Course preps Army doctors, medics for deployment
Soldiers with Army Trauma Training Center’s Combat Extremity Surgery Course prepare a cadaver limb for placement of an external fixator during the hands-on training portion of the two-day course hosted by William Beaumont Army Medical Center at Texas Tech University Health Sciences Center in El Paso, Texas. The course provides deploying surgeons, physician assistants, nurse practitioners and combat medics from all over the Army, the training and skills necessary to increase readiness and manage extremity trauma in a deployed environment. (U.S. Army photo by Marcy Sanchez)
EL PASO, Texas — William Beaumont Army Medical Center hosted the Army Trauma Training Center’s Combat Extremity Surgery Course in coordination with Texas Tech University Health Sciences Center in El Paso, Texas, recently.
The course provided deploying surgeons, physician assistants, nurse practitioners and combat medics from all over the Army with the training and skills necessary to increase readiness and manage extremity trauma in a deployed environment.
“The course is specifically designed to prepare the Soldiers for the care of wounded while deployed,” said Army Lt. Col. Mark McAndrew, director, CESC. “This is only the second iteration where we’ve practiced a specific model of removing tissue and cleaning debris that has blown into a wound from the ground.”
In addition to providing healthcare providers improved ability to treat Soldiers in austere surroundings, the course instructs healthcare providers on the treatment of injuries ranging from blast trauma and burn management to external fixation and amputation.
“We teach them the basic surgical skills needed to take care of combat wounded,” said Army Col. Mark Pallis, chairman, Department of Orthopaedic Surgery, WBAMC. “If they are out in some austere environment with limited equipment, they utilize this training to stabilize the patients and get them to a higher echelon of care.”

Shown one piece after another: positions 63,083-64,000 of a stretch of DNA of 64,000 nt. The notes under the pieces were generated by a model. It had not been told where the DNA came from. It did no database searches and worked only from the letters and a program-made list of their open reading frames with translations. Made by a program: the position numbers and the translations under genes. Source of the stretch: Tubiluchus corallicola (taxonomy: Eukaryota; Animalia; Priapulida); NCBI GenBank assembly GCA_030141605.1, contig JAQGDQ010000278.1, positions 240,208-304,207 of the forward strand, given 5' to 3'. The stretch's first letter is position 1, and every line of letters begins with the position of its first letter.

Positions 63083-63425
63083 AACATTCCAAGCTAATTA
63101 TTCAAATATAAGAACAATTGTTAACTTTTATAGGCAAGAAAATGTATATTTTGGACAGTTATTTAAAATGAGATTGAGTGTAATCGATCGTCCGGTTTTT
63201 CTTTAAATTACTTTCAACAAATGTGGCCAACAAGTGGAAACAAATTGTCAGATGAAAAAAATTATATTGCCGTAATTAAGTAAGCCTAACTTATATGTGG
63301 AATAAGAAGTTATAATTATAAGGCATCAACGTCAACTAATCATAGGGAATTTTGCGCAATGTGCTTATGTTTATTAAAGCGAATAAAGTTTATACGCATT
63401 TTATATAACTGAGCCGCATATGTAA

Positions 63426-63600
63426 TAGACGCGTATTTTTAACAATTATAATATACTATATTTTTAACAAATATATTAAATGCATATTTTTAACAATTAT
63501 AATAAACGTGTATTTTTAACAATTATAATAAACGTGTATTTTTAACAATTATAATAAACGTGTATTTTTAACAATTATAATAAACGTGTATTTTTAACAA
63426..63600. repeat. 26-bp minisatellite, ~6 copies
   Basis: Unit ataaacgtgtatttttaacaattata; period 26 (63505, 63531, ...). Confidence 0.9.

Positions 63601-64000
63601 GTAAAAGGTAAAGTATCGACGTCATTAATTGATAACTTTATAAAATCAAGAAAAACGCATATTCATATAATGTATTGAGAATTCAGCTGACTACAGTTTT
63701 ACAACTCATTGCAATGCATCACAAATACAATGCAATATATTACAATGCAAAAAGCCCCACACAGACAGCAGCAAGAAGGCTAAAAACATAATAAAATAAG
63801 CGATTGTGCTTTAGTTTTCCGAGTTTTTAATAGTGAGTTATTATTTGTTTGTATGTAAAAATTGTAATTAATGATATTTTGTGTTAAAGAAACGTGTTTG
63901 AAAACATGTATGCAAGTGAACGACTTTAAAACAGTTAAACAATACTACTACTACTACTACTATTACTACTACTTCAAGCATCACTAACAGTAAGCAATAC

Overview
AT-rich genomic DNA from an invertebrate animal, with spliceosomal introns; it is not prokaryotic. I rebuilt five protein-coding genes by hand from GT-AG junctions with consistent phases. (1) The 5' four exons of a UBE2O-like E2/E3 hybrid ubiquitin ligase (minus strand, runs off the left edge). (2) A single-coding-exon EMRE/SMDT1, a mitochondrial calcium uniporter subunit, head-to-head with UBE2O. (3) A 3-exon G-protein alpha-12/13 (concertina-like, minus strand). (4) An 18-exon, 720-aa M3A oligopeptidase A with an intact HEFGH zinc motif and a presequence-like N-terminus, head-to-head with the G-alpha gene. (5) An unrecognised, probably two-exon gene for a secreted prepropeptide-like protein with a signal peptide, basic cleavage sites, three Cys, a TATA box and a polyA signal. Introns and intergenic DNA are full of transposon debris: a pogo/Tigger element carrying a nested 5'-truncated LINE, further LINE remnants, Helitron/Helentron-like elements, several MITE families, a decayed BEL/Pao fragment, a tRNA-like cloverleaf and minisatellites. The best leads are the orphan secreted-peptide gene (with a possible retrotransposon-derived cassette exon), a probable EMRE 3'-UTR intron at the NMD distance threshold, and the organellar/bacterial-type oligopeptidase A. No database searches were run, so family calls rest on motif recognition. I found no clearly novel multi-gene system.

Front-line medical providers often evacuate Soldiers to a higher echelon of care for more definitive treatment. While mode of evacuations for each casualty may differ, preventing further patient distress is important during evacuation.
“Over 80 percent of combat-injured patients have an extremity injury,” said Pallis. “It’s very important that our (medical) Soldiers know how to effectively manage extremity treatment.”
The course also evaluated Soldiers’ ability to utilize surgical field kits to apply external fixators to stabilize patients with fractures prior to evacuation. Real-life training to increase readiness on the battlefield was available to the Soldiers as they practiced wound debridement (cleaning) and external fixation procedures on cadaver limbs.
“(The hands-on training) included debridement of dirt and foreign material out of the wounds as well as using the external fixator to temporarily stabilize the patient’s fracture to allow for some soft tissue rest during transfer,” said Pallis. “This is for the austere, front-line, (first and second echelons of care) type of surgeries.”
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